These are the days after Christmas, the days when families across the country burst out from their households of holiday cheer in order to once again brave the lines and lots of shopping malls, exchanging gifts and chasing year-end deals. It is, in other words, one of the busiest shopping days of the year, a “peak” shopping day for which big box stores are equipped with acres of asphalt.
This peak parking planning might seem a welcome relief to the mom in the minivan circling ever further out in search of a single open spot. But for many, if not most, commercial retail development, that parking will not be used to capacity even at peak.
During the highest peak parking day of this retail year, the dread Black Friday, Chuck Marohn and the Strong Towns crew engaged in a very useful exercise, snapping photos of their local parking lots on the morning of Black Friday in order to gauge just how much peak supply was serving supposed peak demand.
In many cases, the Strong Towns monitors found lots half-empty—or worse. Any failures at peak demand only serve to emphasize how woefully disconnected our zoning and town planning often is from the real demands of good policy, however. For even if every lot were ideally full on peak days, that would leave acres of empty, nearly unusable space for the other 362 (or so) days of the year.
If the federal government was requiring bureaucratic agencies to build acres of offices that would never or almost never be used, conservatives would rightly point to that policy as being emblematic of out-of-touch government, disconnected from the discipline of the market and the needs of the people. Ted Cruz would quip about it on talk radio, and John Boehner would drone in perfunctory tones about a needless example of government waste. Because this particular government mandate is carried out by private actors acting in compliance with received zoning ordinances, however, conservatives often mistake commercial conformity for a product of free markets. And we have lived under the minimum-parking regime for so many years that we have come to be comfortable with oceans of empty lots as the seemingly natural pattern of retail life.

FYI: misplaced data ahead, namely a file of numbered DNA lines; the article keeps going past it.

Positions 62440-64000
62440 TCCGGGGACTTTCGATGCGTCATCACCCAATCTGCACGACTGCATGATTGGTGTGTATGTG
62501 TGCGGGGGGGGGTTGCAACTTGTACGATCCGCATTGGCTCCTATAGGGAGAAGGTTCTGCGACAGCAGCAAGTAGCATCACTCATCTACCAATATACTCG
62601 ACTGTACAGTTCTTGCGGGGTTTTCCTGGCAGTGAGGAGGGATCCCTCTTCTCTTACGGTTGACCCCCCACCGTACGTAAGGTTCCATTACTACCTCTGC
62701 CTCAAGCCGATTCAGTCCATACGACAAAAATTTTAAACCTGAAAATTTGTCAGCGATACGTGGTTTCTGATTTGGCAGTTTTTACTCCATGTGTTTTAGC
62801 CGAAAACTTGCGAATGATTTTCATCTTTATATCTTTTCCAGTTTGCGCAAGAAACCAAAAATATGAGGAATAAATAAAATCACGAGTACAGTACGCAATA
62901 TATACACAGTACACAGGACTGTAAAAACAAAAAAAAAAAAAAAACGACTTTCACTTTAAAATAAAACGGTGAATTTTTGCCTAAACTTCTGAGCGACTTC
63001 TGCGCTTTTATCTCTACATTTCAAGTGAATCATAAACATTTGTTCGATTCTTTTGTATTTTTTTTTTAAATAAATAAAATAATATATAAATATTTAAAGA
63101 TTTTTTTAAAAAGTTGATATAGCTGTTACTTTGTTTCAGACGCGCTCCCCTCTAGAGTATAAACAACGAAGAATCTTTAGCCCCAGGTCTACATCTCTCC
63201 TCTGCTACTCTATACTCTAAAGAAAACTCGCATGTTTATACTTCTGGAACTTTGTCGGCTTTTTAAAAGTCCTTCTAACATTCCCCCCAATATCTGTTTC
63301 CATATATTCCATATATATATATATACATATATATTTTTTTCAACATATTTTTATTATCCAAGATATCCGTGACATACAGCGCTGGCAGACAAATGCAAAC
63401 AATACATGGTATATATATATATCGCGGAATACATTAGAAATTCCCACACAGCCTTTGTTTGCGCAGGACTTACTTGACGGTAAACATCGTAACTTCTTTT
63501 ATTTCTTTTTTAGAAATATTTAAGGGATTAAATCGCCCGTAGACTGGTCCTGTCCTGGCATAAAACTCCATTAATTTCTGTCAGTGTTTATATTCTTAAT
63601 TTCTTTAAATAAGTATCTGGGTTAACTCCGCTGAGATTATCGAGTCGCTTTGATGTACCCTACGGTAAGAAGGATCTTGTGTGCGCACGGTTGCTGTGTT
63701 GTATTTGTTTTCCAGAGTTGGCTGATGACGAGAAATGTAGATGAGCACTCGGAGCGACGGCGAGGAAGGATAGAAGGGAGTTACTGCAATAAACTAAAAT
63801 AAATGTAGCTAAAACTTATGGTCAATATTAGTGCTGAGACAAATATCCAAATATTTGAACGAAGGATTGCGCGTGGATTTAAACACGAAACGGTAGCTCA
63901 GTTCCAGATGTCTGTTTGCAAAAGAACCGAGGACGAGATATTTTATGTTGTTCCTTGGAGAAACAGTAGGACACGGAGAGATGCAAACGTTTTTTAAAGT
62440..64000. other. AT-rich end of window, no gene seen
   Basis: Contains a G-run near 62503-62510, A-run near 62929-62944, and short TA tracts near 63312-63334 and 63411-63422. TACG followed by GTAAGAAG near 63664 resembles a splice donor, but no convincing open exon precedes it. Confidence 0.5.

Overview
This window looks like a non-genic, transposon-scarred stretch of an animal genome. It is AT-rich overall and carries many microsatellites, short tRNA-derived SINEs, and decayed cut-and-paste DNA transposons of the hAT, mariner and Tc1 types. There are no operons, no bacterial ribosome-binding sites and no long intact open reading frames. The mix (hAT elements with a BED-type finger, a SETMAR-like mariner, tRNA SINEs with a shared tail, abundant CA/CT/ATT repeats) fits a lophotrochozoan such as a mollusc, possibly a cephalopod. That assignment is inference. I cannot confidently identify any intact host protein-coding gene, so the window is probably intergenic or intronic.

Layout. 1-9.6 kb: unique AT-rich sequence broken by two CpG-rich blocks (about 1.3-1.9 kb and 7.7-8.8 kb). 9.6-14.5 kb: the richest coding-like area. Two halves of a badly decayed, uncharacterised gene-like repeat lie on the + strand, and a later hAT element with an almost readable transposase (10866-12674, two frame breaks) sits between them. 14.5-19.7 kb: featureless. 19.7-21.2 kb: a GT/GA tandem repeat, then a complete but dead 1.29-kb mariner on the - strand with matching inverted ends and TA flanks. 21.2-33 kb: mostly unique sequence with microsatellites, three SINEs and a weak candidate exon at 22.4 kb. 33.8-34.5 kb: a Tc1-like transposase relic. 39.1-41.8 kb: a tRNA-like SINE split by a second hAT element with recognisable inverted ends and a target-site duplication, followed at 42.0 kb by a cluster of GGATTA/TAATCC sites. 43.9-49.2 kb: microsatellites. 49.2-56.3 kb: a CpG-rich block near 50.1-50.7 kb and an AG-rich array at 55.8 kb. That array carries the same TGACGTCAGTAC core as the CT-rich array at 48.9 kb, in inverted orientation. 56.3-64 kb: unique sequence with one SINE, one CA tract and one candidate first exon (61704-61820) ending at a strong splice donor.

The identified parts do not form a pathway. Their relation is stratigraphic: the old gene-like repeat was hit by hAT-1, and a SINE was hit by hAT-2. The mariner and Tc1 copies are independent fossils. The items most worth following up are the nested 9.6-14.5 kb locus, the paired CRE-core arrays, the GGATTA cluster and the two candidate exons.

This comfort comes at a steep cost, however, as asphalt does not pay taxes, does not host events, does not bring communities together, save for the occasional pop-up car wash church fundraiser. Instead of more shops, spaced close enough to walk from one to the other, there are patterns of gradually degrading lines drawn on the pavement. All that empty asphalt can be seen as an imposed desert, whereby the government is intentionally yet needlessly forgoing revenues that will have to be extracted from its citizens by other means.
So as you get out of the house today, should you go shopping, or drive by a big box lot, I would invite you to take a mental note of how many parking spots lie empty. And take another note of how many people, how many enterprises, how many ministries, could be fit into one Wal-Mart’s sea of concrete.
This article has been republished with the permission of The American Conservative magazine.